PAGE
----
Ironwill’s HIT inserts come in five different weights: 15, 25, 50, 75, and 100 grains, which really allows the archer to fine-tune the arrow front weight. The added benefit of HIT inserts is the ability to stack inserts together inside the shaft for even more versatility. For example, my heavy, short-range arrow has two 100-grain Ironwill HIT inserts glued inside the shaft, stacked one on top of the other. To complete the arrow build, I have a 25-grain steel Ironwill collar and a 125-grain broadhead. This gives a total of 350 grains of weight up front, and the arrow has a calculated front of center (FOC) of 21%.

My main goal in building this arrow was targeting the weight, not the FOC. First and foremost, I needed the arrow to tune with all the point weight and I wanted it to weigh about 650 grains. I was not targeting a specific FOC. I do believe that high FOC is important for bone penetration, but a well-tuned arrow with lots of momentum has more importance for me, personally. Don’t sacrifice the integrity of the arrow or the tune of the arrow to achieve a higher FOC.

Broadhead Selection

One additional benefit of a really heavy, high FOC arrow is its ability to cut through the wind. This heavy arrow build is very resilient in crosswinds. Typically, I shoot this arrow with a fixed-blade broadhead, but if the forecast is calling for high winds, my secret weapon is this heavy arrow with a Sevr 1.5” mechanical head on the end. Fixed blade broadheads will plane and behave sporadically in crosswinds, so it is important to shoot a low-profile mechanical broadhead in these conditions.

In fact, if for any reason (like for a wounded animal) I have to force a longer shot in gusty winds, I would opt to shoot this heavy arrow with a Sevr 1.5” over my dedicated long-range arrow setup. The combination of my heavy arrow build with a Sevr 1.5” results in far less wind drift in my experience. This is another reason why I like to build my heavy arrows with 4 mm shafts. They promote the best crosswind performance available.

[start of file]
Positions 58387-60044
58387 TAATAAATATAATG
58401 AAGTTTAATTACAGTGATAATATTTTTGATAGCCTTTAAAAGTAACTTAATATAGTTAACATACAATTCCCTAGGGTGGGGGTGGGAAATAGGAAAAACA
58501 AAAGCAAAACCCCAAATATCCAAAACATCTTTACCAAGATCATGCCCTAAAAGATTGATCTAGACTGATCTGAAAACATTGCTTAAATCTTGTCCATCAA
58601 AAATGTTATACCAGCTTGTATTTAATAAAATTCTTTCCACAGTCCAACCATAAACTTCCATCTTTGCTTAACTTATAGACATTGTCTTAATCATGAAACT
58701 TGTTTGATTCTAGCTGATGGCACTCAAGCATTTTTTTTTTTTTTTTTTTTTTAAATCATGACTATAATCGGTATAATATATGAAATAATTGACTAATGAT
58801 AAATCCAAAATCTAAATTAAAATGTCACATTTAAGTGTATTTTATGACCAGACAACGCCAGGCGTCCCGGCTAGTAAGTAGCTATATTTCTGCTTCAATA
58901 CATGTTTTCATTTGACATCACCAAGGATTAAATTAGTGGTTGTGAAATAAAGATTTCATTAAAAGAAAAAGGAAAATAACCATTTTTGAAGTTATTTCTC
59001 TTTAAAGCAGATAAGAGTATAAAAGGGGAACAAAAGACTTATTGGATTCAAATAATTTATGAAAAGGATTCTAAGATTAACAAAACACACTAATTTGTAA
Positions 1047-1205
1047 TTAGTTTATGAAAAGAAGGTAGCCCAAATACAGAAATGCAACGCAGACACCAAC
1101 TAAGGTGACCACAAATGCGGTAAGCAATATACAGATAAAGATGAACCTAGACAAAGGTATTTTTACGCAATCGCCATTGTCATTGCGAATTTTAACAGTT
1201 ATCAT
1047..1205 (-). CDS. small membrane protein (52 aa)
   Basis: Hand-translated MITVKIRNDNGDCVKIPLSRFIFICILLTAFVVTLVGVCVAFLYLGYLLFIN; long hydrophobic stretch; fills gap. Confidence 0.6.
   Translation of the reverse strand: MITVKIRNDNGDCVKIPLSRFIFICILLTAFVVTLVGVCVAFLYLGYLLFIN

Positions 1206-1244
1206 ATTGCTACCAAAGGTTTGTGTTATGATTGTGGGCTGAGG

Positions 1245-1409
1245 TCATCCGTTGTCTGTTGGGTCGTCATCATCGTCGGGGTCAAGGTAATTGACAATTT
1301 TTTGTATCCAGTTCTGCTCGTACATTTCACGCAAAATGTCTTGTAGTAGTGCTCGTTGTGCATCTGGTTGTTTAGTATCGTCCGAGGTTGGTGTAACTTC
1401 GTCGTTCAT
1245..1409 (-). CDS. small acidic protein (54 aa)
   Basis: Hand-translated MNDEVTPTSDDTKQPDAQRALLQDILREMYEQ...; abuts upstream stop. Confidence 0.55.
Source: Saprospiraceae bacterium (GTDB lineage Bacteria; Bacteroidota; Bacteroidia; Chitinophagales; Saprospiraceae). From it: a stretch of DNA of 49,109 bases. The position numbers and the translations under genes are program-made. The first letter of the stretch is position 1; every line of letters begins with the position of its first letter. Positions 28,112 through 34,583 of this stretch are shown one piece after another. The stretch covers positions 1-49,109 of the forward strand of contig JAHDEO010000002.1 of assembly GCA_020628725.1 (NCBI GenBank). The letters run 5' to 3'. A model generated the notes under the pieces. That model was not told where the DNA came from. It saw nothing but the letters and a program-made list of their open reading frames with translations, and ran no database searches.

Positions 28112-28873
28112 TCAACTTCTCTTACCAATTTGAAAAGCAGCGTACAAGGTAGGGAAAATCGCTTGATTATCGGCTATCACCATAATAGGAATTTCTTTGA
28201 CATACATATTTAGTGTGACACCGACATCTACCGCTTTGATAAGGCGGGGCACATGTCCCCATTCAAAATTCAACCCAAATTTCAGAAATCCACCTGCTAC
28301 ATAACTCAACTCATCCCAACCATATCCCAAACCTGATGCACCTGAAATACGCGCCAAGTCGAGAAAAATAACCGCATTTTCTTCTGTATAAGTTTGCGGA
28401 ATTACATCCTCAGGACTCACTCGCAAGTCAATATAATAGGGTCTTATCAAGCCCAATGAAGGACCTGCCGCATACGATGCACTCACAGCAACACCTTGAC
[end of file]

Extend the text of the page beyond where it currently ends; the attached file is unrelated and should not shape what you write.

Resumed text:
For short-range encounters, I pair my heavy arrow build with a fixed blade broadhead. I’ve tried two-blade, three-blade, and four-blade broadheads. I’ve settled on the two-blade with a small bleeder blade as my preferred design. The issue I find with three-blade heads is that they penetrate poorly in bone. This is because three-blade heads must break the bone in three distinct directions/angles. It takes more energy to break the bone in three directions, so they penetrate less. 

Four-blade heads cut in two directions, but they have a lot of cutting surface so they tend to penetrate less as well. two-blade fixed heads without bleeder blades penetrate exceptionally well, but because they make only a small slit cut, they produce poor blood trails. I’ve had a few nightmare blood trailing experiences as a result of shooting two-blade fixed heads with no bleeders.